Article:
• Time management skills: Efficiently managing time and prioritizing tasks is key to meeting deadlines and delivering high-quality work.
  • Adaptability and flexibility: Being able to adapt to changing circumstances and adjust to new situations is essential for success in a dynamic work environment.
  • Leadership qualities: Demonstrating leadership skills such as decision-making, delegation, and motivation can help drive team performance and achieve organizational objectives.
  • Technical expertise: Possessing the necessary technical skills and knowledge related to the role is important for carrying out tasks effectively and efficiently.

These skills, traits, and competencies, when combined, can help individuals excel in their roles and contribute to the overall success of the organization.

Living Our Core Values:

This includes embodying the core values of the company in every aspect of their work, from communication to decision-making. Employees who demonstrate an understanding of and alignment with the company's stated Core Values showcase behaviors that reflect the organization's mission, vision, and culture. By consistently incorporating these values into their daily tasks and interactions, they contribute to a positive work environment and uphold the principles that guide the company towards its goals. This alignment not only fosters a sense of unity and cohesion within the team but also reinforces the company's identity and reputation. Employees who exemplify these core values serve as role models for their peers and help cultivate a strong organizational culture based on integrity, respect, and excellence.

job scorecard template employee scorecard template

The first step in using the Job Scorecard is to document each of these items for each role in the organization. Get input from the team and work on these together. Share Employee Scorecards with the entire team to promote role clarity throughout the company.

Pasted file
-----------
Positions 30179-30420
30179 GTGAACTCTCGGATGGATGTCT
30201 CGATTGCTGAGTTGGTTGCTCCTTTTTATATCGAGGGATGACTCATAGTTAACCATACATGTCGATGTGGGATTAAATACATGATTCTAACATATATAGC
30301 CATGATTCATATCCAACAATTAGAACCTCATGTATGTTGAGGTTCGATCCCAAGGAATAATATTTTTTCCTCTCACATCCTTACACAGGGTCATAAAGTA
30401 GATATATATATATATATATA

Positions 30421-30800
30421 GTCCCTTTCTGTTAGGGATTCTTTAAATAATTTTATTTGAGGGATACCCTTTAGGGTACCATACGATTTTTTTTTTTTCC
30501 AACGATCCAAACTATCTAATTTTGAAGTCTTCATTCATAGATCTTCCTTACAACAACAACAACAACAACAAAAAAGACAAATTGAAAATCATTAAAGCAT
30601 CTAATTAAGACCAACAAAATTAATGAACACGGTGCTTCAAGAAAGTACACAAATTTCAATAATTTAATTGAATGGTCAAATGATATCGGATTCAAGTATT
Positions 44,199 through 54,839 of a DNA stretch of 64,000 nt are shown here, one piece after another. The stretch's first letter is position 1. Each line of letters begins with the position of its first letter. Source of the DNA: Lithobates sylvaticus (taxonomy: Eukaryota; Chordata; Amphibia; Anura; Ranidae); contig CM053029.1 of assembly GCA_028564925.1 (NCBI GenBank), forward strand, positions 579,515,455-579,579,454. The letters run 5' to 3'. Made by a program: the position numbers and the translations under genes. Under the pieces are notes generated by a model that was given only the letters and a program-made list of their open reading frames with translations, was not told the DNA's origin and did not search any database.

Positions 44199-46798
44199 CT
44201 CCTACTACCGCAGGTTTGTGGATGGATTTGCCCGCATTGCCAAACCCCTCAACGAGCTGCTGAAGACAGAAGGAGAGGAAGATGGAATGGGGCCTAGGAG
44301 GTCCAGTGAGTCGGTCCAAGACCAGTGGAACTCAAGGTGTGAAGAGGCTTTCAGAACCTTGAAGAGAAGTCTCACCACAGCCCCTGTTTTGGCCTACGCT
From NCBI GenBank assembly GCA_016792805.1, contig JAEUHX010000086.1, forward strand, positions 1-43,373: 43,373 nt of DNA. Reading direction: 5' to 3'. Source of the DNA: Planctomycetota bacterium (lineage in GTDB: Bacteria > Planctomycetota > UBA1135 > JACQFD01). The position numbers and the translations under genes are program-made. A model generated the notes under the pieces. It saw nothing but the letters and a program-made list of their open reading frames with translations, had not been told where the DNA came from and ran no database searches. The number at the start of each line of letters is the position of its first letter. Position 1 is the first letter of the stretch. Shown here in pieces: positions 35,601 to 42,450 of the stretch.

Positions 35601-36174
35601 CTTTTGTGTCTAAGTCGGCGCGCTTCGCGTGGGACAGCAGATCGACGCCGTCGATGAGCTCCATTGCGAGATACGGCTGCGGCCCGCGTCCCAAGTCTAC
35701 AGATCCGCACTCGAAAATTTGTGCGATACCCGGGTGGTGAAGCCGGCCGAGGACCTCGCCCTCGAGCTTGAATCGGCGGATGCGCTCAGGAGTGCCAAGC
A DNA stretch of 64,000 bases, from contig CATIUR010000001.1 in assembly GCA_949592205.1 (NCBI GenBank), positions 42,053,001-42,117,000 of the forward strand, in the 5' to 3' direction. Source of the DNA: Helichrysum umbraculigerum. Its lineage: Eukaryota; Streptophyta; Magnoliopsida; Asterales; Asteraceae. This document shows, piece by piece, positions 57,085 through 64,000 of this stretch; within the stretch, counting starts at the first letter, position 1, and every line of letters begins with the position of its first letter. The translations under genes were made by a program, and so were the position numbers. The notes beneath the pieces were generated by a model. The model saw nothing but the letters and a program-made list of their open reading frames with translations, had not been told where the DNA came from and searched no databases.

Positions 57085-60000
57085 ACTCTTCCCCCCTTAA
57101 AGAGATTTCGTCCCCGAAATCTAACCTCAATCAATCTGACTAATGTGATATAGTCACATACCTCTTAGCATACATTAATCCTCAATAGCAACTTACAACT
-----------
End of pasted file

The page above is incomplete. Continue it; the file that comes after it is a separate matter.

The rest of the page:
If the Job Scorecard is to be used in an interview with a potential candidate for that role, the Topgrading Scorecard guides the interviewer's questions. Based on the candidate’s responses, the interviewer can rank each item on a scale of 1-10. If multiple interviews occur, each interviewer can use the Job Scorecard similarly. This allows the interview panel to compare their rankings. The hiring experts at Topgrading also recommend using a Job Scorecard rather than a vague Job Description. If hiring, you should visit ten tips to hire and retain talent using the Topgrading methodology.

Job Scorecard vs. Job Description Video

If the Job Scorecard is to be used with a person currently serving in the role, the employee and their manager should rank their performance against each item listed.

For example, a good salesperson's skills include organization and detailed follow-up. The salesperson in that role might think they are a 10, while their manager thinks they are a 7. This prompts a discussion and uncovers a coaching opportunity for that manager.

Implementing Job Scorecards in your organization can be challenging, but it is simple. It does involve a shift in mindset - especially if your organization is in the habit of doing annual reviews. The best place to start is with yourself. Fill out your Job Scorecard and share it with your team. Ask for their input and go from there. Be careful; it's contagious!

If you want to increase accountability in your organization with Job Scorecards, download our free job scorecard template below.  Your staff's learning and growth opportunities are well worth the small effort required to create the scorecard.  Ensure that your balanced scorecards include objective measures for customers and employees to increase customer satisfaction and process improvements.

Download  Free
Job Scorecard Tool

Looking for more information to help get you started? Check out our additional employee scorecard resources:

The Power of Systems and People: Accountable Leaders and Teams

Employee Engagement and Motivation: What's the Difference Between Employee Engagement and Employee Motivation

A Real-Life Job Scorecard Example [SlideShare]

Use Job Scorecards to Build Team Accountability

Don't Get Stuck on Your Job Scorecard

Use Your Core Values and Job Scorecards in Your Hiring Process

How to Roll Out Job Scorecards in Your Organization

The Staggering Cost of a Mis-Hire: Use Job Scorecards Instead

The 5 C's of Team Accountability

Skip Level Meeting Questions

Use Topgrading and Job Scorecards Together to Attract and Retain A Players

Rhythm Systems Employee Engagement Resource Center

Photo Credit: iStock by Getty Images 
Editor's Note: This blog was originally published on Nov 28, 2014, and has been updated.


Tiffany Chepul


Photo Credit: iStock by Getty Images